Force-feeding can be lethal
The third part of the Hansen and Obrycki experiment consisted of force-feeding 234 caterpillars greenhouse plants coated with field-collected pollen, on 18 different treatments. The caterpillars were given no food without pollen, so they had no choice but to eat it. The 1,300 grains/cm2 leaf concentration is nearly 100 times the concentration of pollen measured three meters (10 feet) from the field.
Not surprisingly, that level of pollen proved lethal to 70 percent of the young caterpillars and almost 60 percent of the older caterpillars.
The lesson learned from all of this? When you force-feed caterpillars high concentrations of Bt pollen, they die.
True field studies show less risk
In November 1999, a panel of researchers met in Chicago to present the results of actual field studies of Monarch Butterflies. From preliminary data, they concluded Monarchs are not in fact at risk from Bt corn because:
- Bt corn pollen concentrations fall off very rapidly a short distance from the cornfield.
- Pollen concentrations on milkweed leaves near cornfields generally aren’t high enough to harm Monarch larva and other non-target moths and butterflies.
- Monarchs apparently do not like Bt corn pollen and avoid it when possible.
- Cornfields contain very few milkweed plants. (“That’s why farmers cultivate and use herbicides, to kill weeds.”)
- Climatic conditions and other factors greatly reduce exposure to pollen in the wild.
The reliability of the Iowa State study was discussed by Anthony Shelton, associate director of research at Cornell University, where another flawed Monarch Butterfly study received widespread coverage about a year earlier. Shelton had been very critical of the Cornell study, even though it was conducted at his own university.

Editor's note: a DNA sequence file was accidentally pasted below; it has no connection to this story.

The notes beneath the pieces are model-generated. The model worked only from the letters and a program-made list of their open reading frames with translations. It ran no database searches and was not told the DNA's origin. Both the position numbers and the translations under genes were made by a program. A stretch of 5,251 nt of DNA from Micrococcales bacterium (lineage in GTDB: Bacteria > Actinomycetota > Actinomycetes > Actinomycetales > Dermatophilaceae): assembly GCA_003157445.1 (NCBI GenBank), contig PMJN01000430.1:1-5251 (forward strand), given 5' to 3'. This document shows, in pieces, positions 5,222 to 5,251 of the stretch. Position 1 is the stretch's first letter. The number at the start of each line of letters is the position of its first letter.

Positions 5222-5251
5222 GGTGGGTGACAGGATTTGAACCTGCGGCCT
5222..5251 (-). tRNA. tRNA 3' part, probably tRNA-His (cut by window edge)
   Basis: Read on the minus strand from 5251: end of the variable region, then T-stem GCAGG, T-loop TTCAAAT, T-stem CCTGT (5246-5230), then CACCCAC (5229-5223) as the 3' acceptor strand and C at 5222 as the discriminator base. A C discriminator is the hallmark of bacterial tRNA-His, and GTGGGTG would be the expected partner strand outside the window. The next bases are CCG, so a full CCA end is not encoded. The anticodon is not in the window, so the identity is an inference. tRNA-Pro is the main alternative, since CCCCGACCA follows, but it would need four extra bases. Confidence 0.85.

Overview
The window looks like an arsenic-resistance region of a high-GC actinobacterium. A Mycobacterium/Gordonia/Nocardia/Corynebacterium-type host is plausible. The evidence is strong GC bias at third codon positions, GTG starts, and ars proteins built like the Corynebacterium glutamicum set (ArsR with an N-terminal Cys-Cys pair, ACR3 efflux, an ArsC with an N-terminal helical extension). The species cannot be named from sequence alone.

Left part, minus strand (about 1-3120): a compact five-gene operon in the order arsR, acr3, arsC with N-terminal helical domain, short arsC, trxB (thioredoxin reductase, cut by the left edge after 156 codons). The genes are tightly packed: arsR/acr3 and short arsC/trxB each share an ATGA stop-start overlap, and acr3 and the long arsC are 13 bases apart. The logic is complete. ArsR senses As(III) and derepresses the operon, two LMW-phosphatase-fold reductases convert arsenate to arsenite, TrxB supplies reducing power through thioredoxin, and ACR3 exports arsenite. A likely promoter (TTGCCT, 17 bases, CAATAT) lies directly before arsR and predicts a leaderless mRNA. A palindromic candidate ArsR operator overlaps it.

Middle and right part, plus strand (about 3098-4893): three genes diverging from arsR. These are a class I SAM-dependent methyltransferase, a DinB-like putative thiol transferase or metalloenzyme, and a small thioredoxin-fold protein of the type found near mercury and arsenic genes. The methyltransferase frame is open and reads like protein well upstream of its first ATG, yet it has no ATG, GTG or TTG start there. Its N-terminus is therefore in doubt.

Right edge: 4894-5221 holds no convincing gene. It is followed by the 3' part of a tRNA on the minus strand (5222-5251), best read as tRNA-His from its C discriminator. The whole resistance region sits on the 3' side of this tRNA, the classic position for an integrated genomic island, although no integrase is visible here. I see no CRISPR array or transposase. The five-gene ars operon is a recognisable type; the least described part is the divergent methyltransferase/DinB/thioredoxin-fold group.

Shelton said the Iowa State researchers came to “conclusions that exceeded their data, and some of their statements are simply off the mark.” Moreover, “they did not provide any evidence that (a toxic) dose would be encountered by Monarchs in the field because of the lack . . . of biological data on milkweed distribution and the occurrence of Monarchs.” More detailed and extensive field studies are being done by a group of independent scientists from the United States and Canada. “So far, they have failed to see the effects predicted (by the Iowa State authors),” Shelton noted.
Truth fares poorly in the press
The Environmental Protection Agency has been monitoring Bt corn research since the corn was first approved for sale in the United States. Noted Stephen Johnson, EPA Deputy Assistant, “Based on what we’ve seen so far, we’re not seeing any impact on any of the non-target organisms, particularly the Monarch Butterfly.”
The media’s crusade against Bt corn was launched by a single study, poorly designed, poorly implemented, and reporting results that were not statistically significant. Score a big victory for misleading media hype, and a disappointing loss for truth and reality.
Terry Francl and Mark Jenner are policy analysts with the American Farm Bureau Federation.